Look through the search queries that brought people to your site. Weed out any keywords that are driving irrelevant traffic. It’s also smart to double-check in an incognito browser that the keywords you are bidding on are returning the results you intended for them to.

Google Adwords provides a guided tour to adding negative keywords, check it out here.

Issue #5: I Have a Ton of New Traffic But No Sales

The Solution:

Bounce Rate

Bounce Rate is the percentage of sessions during which the person left your site from the entrance page without navigating to a second page. A high Bounce Rate illuminates pages that need work.

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Go to Google Analytics > Behavior > Site Content > All Pages.

Bounce Rates can be improved by site layout and navigation. Ensure your site is mobile friendly and easy to click through. Think through where you would want a customer to go next if they first land on a page. If it’s not obvious to you, it will be completely unclear to customers.

Another way to diagnose a browsing problem is to see which channels are driving a large amount of new traffic with a low amount of conversions.

New vs Returning Visitors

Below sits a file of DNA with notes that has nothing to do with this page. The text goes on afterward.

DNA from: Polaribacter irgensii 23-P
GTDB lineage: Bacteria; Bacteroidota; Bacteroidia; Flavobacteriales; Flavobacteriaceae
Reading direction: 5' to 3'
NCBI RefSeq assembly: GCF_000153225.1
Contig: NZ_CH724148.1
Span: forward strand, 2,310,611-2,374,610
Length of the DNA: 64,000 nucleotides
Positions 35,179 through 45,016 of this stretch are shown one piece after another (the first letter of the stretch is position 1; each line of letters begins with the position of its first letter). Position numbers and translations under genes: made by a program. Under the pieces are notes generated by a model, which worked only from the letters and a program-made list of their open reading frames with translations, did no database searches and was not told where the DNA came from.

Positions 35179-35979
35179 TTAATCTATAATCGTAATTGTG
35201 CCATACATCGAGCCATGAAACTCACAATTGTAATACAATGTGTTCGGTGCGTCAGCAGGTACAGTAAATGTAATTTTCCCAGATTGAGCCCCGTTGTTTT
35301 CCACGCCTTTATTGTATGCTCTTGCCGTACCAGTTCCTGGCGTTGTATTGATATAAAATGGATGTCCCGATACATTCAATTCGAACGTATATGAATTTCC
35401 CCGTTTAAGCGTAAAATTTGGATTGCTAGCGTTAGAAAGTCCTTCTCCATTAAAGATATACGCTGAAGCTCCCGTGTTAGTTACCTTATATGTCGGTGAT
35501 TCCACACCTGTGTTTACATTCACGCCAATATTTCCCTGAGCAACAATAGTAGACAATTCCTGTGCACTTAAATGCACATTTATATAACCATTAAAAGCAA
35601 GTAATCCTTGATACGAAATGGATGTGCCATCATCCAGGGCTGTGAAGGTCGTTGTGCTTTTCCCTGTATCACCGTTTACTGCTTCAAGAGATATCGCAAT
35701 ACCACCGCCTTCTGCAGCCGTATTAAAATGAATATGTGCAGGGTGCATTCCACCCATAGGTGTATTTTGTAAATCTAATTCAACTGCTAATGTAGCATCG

In Google Analytics go to Audience > Behavior > New vs Returning > Click on New Visitor. This dashboard shows you a breakdown of New traffic vs Returning traffic.

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Filter the table to show the Source or Medium of visitors by going to User Type > Acquisition > Source Medium.

Sort your table by clicking on Sessions and look at what your data is telling you. What channels are bringing in the majority of new un-converting browsers? Cut down on advertising in these channels or tweak strategy for more precise targeting.

Final Note

Let’s review how to encourage more visitors to convert: Use clear, bold call to actions. Be transparent about potential added fees. Proactively smooth over negative reviews. Pick quality traffic over a large quantity of traffic. Monitor Bounce Rate and New Visitors to find and solve potential problem areas.

Solve these major issues and watch conversion rates soar.

Sheryl Davis is a digital marketer at Glew, an ecommerce analytics software provider, where she focuses on helping online stores understand and act on their data. Each week she publishes practical strategies for ways to rock ecommerce success.